Treasury has told State agencies and county governments that it has no special funds for compensation of land way leaves.
Thus, ministries, departments and agencies (MDAs) as well as the regions, are expected to exercise prudence when paying for project land.
In a new circular, Treasury issued a checklist for mandatory requirements on seeking external financing, including undertaking advance surveys, mapping and ring-fencing of Government assets to avoid unnecessary compensation.
“Funding including but not limited to land and way leave compensations among others that form part of counterpart funding must be prioritised under the ministry’s sector allocation through the normal Medium Term Expenditure Framework (MTEF) budgeting process in accordance with the requirements of the loan agreement,” said Treasury in the circular.
“Kindly note that the National Treasury does not have special allocation for this purpose.”
Land compensation is one of the expenses that have inflated the cost of projects, a problem that President Uhuru Kenyatta is keen to address by raising the bar on transparency and accountability during implementation.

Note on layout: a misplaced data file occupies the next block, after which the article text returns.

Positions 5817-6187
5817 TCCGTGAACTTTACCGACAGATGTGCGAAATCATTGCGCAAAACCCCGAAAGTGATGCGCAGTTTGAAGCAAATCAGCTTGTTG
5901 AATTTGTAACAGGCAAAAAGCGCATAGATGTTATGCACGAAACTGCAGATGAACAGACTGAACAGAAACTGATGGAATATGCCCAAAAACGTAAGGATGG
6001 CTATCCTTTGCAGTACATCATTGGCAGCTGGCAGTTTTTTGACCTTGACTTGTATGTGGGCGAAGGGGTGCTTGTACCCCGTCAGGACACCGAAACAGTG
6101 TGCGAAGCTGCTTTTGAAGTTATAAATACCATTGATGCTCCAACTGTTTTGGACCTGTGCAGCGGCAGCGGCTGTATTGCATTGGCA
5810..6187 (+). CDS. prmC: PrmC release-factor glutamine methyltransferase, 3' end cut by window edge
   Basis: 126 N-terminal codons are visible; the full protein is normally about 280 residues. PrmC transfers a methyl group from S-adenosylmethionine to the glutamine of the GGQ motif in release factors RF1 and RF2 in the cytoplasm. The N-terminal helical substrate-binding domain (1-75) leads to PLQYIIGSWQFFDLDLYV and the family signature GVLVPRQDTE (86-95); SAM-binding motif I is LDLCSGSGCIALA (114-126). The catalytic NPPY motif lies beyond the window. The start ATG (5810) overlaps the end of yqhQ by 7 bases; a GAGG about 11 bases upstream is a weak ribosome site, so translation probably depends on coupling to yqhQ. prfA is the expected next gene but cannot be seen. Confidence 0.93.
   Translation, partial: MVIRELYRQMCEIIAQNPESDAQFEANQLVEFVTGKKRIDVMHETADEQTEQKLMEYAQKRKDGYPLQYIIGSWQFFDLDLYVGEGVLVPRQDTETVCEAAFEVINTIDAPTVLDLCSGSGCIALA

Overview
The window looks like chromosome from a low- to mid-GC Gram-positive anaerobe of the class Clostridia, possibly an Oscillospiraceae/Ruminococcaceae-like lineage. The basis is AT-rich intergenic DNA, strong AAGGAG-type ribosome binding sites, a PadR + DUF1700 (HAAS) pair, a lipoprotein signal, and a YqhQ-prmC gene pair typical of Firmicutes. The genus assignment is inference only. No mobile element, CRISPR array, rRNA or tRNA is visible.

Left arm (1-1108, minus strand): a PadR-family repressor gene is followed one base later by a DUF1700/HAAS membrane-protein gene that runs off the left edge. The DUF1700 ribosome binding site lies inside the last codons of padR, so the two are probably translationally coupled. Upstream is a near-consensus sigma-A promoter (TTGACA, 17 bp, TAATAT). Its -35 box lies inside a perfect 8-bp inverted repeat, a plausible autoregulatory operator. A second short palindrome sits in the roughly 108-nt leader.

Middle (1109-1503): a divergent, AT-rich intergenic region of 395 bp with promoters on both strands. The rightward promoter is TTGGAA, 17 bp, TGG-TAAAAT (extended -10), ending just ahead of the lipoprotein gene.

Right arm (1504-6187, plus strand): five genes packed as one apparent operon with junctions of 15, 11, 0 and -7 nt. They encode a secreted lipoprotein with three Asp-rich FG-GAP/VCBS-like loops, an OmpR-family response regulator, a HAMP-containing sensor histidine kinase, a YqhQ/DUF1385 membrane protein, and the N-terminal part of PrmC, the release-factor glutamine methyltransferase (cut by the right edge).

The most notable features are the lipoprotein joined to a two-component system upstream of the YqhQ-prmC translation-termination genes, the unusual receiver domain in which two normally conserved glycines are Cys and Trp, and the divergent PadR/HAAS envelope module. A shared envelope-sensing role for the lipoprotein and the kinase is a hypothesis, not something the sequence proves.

The Standard Gauge Railway, one of his flagship projects, has been dogged by land compensation debacle.
In its second phase – from Nairobi to Naivasha- hundreds of property owners are reported to have fraudulently claimed compensation with the help of corrupt Government valuers, pushing up the total compensation bill to Sh15 billion.
This has since been rejected and fresh valuation started, resulting to a figure below Sh7.5 billion.
Among other requirements in Treasury’s circular is the need for MDAS to conduct feasibility studies to show the projects’ economic viability, costing and design.
There should also be commitment to relocate public utilities such as electric and sewer lines.
State agencies and county governments also need to confirm adequate human resource capacity for project implementation.